No home, no justice? The legal needs of homeless people ( 2005 ) Cite this report
Homeless people face barriers throughout the whole legal process. For example, they may encounter difficulties initiating legal processes that involve lodging written applications (e.g. due to literacy problems), or they may have trouble physically attending court (or other legal arenas including tribunals). If they make it to court, homeless people face further hurdles to participating effectively in the process and in the outcome as a result of not understanding the legal process, mental illness and other cognitive impairment and lack of legal representation. As a result, the legal needs of homeless people may remain unresolved, thereby exacerbating the disadvantage they experience and or resulting in further legal problems. For example, not challenging a decision by Centrelink to suspend a payment could result in a person being without income for an extended amount of time, which may lead to a person committing criminal offences.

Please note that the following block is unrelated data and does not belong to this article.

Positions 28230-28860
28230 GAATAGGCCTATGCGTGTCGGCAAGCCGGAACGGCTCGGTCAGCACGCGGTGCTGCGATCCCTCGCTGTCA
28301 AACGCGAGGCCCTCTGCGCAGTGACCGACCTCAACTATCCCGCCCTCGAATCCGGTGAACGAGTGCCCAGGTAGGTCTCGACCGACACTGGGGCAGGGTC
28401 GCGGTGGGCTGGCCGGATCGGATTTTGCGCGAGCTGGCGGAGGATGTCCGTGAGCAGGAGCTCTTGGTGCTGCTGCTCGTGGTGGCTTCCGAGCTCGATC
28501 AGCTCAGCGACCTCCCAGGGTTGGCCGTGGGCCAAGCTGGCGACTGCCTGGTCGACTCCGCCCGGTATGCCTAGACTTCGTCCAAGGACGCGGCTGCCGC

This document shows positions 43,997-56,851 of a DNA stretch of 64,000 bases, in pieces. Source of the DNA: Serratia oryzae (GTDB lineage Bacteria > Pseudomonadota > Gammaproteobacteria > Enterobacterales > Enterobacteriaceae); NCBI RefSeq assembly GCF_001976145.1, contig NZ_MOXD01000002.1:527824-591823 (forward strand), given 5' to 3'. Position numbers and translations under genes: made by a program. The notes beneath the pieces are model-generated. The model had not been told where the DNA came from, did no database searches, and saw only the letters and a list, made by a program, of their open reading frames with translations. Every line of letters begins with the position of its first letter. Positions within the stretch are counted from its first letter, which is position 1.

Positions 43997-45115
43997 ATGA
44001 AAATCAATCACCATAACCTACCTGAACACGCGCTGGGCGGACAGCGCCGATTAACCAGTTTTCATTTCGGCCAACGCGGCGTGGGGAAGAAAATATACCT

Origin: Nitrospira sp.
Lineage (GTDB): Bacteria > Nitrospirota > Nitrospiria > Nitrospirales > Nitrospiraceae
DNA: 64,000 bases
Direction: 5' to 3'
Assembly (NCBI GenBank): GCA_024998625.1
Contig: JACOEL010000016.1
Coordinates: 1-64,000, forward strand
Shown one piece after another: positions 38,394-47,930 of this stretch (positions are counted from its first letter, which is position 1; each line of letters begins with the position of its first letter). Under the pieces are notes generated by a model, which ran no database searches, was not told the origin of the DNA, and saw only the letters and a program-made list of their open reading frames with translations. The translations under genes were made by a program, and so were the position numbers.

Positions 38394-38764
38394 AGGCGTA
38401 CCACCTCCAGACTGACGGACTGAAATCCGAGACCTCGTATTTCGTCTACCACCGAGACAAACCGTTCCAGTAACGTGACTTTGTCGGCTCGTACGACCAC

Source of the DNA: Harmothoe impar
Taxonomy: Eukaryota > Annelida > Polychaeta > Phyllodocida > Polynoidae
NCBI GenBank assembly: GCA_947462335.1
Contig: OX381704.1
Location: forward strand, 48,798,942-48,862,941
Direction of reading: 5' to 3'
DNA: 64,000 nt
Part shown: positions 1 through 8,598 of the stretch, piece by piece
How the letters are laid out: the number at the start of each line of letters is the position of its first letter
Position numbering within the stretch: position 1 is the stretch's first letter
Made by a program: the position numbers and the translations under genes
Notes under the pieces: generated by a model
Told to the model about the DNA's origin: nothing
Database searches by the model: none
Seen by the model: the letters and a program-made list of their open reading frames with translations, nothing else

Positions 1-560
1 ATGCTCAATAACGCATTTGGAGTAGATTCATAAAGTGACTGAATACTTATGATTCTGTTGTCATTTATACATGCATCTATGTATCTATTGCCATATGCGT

For those processes that homeless people are required to participate in, such as the criminal legal process, barriers that prevent them from participating can also have serious consequences. For example, in criminal matters, not turning up at court can result in a warrant being issued for the person’s arrest, or receiving a record for failing to appear, making it more difficult for them to be released on bail for subsequent charges. In tenancy matters it may result in eviction orders being made in the person’s absence, and their being removed from or losing their only accommodation. Hence, not only is it important that homeless people can access legal advice and representation, but also that they are able to participate in the legal process.
For the purposes of this chapter, ‘participation in the legal system’ includes participation in courts and tribunals, internal appeal processes of government departments (e.g. Centrelink), alternative dispute resolution, and other complaints processes (e.g. NSW Ombudsman). Homeless people may be involved in the legal system willingly as applicants, or unwillingly as defendants, respondents or victims. This chapter will specifically examine two broad issues: